Tunisian President Kais Saied appeared in a video posted Monday on his official Facebook page, dismissing "mad" reports over his health following almost two weeks with no public engagements.
The North African country's main opposition coalition had pressed the government earlier to explain Saied's public "absence", saying it had information that he was sick.
"These people deserve nothing but contempt," Saied said in the video, referring to his political rivals.
"The president is absent for two or three days, he gets a cold and that becomes a problem, a power vacuum?"
Saied, 65, had not appeared in public or held any meetings since March 22, according to posts on Facebook -- the presidency's only official channel of communication.
The lack of statements or videos has sparked rumours over the state of Saied's health.
Speaking alongside Prime Minister Najla Bouden, the president said the reports reflected "a level of madness never seen before in Tunisia".
Earlier on Monday, Ahmed Nejib Chebbi of the National Salvation Front opposition coalition told journalists: "We ask the government to address the Tunisian people and say if the president has health problems that have forced him to be absent."
Chebbi said Bouden would run Tunisia in the event of a temporary power vacuum, but that a permanent vacancy would present the country with a "great catastrophe" due to a legislative void.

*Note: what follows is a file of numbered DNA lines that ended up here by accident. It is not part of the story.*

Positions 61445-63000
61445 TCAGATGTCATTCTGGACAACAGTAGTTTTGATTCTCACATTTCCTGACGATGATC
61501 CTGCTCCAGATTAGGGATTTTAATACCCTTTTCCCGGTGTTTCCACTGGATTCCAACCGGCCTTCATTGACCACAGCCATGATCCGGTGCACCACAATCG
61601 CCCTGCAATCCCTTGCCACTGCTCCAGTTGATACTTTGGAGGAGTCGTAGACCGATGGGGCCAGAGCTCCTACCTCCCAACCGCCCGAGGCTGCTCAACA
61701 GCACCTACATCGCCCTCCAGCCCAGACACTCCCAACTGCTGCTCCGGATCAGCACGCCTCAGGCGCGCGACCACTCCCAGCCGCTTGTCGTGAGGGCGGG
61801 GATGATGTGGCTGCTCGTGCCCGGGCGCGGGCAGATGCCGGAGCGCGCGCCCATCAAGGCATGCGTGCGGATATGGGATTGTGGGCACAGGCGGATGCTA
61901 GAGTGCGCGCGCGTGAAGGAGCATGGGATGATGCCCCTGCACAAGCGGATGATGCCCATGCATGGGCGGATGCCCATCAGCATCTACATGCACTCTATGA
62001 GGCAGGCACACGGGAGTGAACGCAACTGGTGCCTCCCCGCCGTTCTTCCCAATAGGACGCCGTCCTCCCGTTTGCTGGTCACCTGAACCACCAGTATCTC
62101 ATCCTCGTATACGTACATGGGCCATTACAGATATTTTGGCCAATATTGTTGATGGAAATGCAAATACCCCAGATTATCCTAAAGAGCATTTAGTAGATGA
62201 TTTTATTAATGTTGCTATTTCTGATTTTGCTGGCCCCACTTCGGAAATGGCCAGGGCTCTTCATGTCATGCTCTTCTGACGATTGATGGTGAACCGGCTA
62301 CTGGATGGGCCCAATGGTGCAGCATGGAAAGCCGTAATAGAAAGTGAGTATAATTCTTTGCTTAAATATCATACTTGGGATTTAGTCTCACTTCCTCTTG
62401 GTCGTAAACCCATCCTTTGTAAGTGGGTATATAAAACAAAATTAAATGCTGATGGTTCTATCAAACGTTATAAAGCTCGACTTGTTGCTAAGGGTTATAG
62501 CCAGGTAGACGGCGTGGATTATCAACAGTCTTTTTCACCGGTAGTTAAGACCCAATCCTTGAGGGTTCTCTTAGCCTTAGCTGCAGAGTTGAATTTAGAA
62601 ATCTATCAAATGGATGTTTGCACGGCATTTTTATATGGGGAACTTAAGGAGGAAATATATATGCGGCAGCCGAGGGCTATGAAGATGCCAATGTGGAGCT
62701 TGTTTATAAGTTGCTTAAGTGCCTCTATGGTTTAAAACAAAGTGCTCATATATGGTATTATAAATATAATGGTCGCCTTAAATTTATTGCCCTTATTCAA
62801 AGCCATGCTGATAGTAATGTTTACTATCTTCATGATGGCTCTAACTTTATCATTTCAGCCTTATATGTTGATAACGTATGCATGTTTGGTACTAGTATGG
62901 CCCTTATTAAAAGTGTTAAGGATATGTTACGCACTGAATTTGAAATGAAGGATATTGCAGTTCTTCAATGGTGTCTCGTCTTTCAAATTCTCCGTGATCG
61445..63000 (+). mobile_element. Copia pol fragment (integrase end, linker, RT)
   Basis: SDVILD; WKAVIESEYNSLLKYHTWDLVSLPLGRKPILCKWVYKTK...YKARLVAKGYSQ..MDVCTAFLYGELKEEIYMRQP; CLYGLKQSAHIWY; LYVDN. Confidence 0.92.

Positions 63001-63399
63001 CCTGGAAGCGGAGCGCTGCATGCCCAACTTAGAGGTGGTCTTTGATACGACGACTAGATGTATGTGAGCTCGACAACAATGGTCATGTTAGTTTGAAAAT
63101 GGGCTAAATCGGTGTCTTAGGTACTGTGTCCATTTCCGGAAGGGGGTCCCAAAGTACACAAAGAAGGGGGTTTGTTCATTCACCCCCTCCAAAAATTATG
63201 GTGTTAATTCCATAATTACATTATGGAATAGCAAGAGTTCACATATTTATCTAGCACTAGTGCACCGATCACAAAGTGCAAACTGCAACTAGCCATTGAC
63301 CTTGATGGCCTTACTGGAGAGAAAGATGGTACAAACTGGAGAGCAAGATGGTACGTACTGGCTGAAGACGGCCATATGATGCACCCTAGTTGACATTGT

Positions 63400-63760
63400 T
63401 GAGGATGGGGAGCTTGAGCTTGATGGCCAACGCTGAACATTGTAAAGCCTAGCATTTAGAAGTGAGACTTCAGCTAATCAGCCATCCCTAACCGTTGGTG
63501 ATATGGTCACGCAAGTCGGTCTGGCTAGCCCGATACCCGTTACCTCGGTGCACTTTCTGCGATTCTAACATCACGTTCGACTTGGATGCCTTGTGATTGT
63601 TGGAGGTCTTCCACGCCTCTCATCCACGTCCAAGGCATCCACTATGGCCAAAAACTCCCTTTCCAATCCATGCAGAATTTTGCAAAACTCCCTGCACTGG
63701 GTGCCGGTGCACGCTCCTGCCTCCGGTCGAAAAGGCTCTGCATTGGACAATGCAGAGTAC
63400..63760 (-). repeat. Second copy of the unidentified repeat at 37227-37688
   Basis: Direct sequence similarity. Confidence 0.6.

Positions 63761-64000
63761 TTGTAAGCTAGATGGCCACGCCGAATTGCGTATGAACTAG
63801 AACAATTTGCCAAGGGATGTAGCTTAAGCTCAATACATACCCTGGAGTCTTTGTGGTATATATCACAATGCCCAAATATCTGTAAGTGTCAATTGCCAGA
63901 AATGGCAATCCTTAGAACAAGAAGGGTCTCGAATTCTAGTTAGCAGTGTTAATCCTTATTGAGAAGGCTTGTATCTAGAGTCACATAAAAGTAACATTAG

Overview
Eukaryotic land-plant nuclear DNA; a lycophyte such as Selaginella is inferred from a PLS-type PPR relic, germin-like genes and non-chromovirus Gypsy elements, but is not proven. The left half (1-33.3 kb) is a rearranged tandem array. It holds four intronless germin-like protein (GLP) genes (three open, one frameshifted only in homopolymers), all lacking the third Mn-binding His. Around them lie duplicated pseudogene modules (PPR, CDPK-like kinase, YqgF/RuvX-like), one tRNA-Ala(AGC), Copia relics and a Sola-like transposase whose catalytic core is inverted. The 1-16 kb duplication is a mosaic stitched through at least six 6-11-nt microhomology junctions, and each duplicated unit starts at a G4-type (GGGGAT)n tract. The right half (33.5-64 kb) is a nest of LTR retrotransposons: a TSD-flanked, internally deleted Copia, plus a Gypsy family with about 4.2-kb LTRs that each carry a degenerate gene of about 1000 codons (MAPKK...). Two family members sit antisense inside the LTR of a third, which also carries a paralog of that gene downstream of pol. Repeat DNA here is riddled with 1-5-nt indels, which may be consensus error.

In his video, Saied accused unnamed people of "trying to create crises" by talking of a power vacuum.
"These people have lost the plot, they're obsessed with power," he said.
Saied, who staged a dramatic power grab in July 2021 and has since ruled by decree, last year rammed through a constitution giving his office unlimited powers and neutering parliament.
Since February, security forces have arrested over 20 public figures, including top members of the opposition.
Those targeted include members of the once-powerful Islamist-inspired Ennahdha party and political activists, as well as lawyers, businessmen and the head of a popular radio station known for giving a platform to criticism of the president.
Saied has publicly alleged they were plotting against the state and labelled them "terrorists".